When metal multilayers are fabricated by depositing atoms for the vapor phase, diffuse interfaces usually form where the two atom types intermix. If the two species are fully miscible, the interfaces would broaden with heat treatment because of the interdiffusion of the atoms in the adjoining layers. Erdélyi et al. (p. 1913) show that this is not what happens for the molybdenum-vanadium system—as the temperature is increased, the interfaces become sharper. Theoretical calculations show that in this case, diffusion has a nonlinear dependence on the local concentration and leads to segregation. This sharpening may be of use in fabricating mirrors for x-ray or neutrons that are based on multilayer metal structures.

  14. Tracking Langmuir Supercells

    Langmuir circulations are parallel, counterrotating vortices in the surface layers of lakes and oceans caused by wind and waves. They transport water both upward and downward and are important for understanding vertical mixing. Most of the observational and theoretical work on oceanic Langmuir circulations have been done for cases where the water depth is greater than that of their penetration, and little attention has been given to cases where the Langmuir cells extend to the sea floor to form supercells. Gargett et al. (p. 1925) report detailed observations of Langmuir circulations in shallow waters (15 meters) off the New Jersey shore, an environment typical of vast coastal shelf areas. Langmuir supercells are an important mechanism for sediment resuspension and transport there, and they may also have significant effects on shallow- shelf benthic ecosystems.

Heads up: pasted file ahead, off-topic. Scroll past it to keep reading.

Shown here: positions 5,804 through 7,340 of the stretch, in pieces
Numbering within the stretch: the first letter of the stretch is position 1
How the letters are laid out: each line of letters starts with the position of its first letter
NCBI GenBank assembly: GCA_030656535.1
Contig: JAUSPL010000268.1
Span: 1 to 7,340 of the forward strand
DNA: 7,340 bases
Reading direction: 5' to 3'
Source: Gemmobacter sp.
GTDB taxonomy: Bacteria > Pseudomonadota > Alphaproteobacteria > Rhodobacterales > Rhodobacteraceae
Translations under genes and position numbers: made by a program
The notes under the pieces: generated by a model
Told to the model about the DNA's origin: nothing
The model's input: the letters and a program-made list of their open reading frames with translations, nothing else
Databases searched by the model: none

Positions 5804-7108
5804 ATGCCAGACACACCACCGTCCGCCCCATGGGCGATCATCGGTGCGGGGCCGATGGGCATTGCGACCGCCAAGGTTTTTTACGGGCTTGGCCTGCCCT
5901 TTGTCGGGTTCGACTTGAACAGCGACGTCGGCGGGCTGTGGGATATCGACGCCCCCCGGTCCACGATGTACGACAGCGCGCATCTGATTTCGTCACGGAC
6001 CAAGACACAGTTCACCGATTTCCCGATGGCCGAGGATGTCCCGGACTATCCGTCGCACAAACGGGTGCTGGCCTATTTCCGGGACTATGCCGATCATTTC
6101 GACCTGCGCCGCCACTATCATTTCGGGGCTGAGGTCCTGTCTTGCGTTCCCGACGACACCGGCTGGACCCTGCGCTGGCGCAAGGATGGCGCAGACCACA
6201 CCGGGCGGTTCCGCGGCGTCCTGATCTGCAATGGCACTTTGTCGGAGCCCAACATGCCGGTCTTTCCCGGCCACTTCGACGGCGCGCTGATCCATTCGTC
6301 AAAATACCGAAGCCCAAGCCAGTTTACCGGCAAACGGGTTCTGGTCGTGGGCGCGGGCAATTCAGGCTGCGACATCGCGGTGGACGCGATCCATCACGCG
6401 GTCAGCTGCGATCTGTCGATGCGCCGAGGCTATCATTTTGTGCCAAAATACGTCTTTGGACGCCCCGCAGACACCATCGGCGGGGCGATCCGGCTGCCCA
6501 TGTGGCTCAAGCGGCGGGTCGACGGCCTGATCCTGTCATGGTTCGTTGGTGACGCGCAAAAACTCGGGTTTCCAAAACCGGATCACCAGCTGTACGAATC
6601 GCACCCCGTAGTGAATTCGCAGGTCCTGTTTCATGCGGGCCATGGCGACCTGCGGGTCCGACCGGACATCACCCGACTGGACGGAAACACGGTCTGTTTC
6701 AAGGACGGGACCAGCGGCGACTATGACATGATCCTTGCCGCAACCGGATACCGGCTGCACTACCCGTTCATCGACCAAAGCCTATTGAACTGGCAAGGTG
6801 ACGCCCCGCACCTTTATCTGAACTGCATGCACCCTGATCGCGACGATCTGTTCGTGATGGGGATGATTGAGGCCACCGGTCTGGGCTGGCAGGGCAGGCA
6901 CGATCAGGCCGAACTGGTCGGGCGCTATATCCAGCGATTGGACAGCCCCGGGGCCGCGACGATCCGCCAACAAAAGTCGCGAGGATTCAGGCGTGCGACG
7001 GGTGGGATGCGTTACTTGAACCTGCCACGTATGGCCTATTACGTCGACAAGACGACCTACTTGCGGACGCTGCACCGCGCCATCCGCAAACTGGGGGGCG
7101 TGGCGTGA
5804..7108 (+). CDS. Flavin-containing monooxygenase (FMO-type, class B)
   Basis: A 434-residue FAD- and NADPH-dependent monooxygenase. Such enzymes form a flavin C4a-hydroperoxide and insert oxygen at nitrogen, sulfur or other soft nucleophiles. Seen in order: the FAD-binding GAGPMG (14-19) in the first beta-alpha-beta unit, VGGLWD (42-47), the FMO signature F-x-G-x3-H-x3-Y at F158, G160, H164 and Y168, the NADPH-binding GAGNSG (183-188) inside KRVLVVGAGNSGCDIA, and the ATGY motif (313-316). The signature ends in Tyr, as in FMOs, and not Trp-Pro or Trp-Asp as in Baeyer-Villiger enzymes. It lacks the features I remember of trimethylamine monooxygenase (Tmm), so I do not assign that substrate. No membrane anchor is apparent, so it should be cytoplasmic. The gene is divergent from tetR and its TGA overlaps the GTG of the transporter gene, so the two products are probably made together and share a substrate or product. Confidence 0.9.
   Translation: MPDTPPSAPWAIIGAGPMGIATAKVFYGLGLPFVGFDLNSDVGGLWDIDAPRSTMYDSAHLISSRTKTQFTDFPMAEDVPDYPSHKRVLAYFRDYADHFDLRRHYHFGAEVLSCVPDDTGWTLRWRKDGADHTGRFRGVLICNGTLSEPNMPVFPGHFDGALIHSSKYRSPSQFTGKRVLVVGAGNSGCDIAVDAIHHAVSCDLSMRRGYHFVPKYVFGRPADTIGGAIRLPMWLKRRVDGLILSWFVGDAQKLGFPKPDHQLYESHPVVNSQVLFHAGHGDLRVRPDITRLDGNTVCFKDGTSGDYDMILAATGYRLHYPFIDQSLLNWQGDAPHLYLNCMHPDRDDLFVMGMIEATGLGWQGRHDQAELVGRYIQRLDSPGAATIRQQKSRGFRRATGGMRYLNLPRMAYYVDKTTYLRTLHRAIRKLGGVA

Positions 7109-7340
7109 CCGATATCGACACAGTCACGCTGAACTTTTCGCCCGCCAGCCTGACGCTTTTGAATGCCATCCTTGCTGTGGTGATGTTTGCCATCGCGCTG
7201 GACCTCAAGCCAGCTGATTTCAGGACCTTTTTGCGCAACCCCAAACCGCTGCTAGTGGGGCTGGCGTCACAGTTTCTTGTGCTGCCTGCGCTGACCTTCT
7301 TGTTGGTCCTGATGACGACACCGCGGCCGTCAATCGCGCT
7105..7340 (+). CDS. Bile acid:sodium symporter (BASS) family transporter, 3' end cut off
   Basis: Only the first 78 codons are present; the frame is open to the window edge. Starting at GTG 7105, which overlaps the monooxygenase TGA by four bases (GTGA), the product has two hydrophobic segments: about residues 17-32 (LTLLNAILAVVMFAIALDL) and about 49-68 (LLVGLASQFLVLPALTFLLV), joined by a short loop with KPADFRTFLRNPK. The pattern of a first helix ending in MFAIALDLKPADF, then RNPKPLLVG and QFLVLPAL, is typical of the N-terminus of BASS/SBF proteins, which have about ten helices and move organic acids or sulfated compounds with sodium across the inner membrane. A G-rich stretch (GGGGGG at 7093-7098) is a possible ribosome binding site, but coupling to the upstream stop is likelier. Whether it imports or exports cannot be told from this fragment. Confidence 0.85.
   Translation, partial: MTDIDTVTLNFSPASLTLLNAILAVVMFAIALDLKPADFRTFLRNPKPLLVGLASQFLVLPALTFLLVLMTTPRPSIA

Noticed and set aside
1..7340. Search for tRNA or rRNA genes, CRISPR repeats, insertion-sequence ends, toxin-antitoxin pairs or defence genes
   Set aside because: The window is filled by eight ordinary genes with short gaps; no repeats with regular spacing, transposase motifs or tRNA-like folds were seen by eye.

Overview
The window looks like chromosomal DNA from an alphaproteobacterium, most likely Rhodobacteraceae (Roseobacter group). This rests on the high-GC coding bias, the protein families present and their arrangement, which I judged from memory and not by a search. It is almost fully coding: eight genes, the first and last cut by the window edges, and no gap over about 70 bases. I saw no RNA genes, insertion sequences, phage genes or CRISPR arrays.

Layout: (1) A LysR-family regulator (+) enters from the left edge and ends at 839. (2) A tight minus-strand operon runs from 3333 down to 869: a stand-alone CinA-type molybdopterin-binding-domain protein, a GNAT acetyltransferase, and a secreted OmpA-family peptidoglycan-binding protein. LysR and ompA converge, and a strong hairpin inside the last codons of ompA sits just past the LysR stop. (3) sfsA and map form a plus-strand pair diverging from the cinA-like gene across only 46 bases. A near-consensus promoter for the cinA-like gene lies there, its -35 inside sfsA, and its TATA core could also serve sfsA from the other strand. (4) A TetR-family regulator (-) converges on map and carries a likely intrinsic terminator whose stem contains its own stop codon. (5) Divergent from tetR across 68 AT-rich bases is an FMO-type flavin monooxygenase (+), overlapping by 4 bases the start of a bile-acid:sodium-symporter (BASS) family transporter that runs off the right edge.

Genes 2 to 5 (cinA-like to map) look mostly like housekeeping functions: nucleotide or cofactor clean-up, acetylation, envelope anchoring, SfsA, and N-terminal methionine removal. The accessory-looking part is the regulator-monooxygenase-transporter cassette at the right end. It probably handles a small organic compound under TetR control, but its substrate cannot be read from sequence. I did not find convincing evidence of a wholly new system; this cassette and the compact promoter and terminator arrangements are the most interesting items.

15. Unraveling Werner Syndrome

    Werner syndrome (WS) patients suffer many symptoms of premature aging, including wrinkled skin, graying hair and hair loss, osteoporosis, heart disease, and cataracts. Cells from WS patients enter senescence prematurely, show increased rates of genome instability, and rapidly lose their telomeres, the protective ends of their chromosomes. The WRN helicase, mutated in WS, is involved in the maintenance of the telomeres, possibly through the untangling of “knotty” (G-quadruplex) DNA. Crabbe et al. (p. 1951) show that the WRN helicase is associated with telomeric DNA during S-phase of the cell cycle. Loss of WRN helicase activity leads to the loss of telomeres from single sister chromatids, and only telomeres replicated by lagging-strand DNA synthesis are affected.

  16. Polymorphisms Drive Plant Pathogen Resistance

    Plants defend against certain pathogens in a gene-for-gene manner, with specific defense proteins aligned against specific pathogen strains. As pathogens evolve, so must defenses. The greatest variability from the plant's side lies within a domain of its defensive response protein that is implicated in protein-protein interactions. Rapidly diverging defensive alleles are now shown by Allen et al. (p. 1957) to be faced off against rapidly diverging alleles in the invader's pathogenicity effectors. Both the plant's response gene and the pathogen's effector gene show genetic polymorphism driven by balancing selection.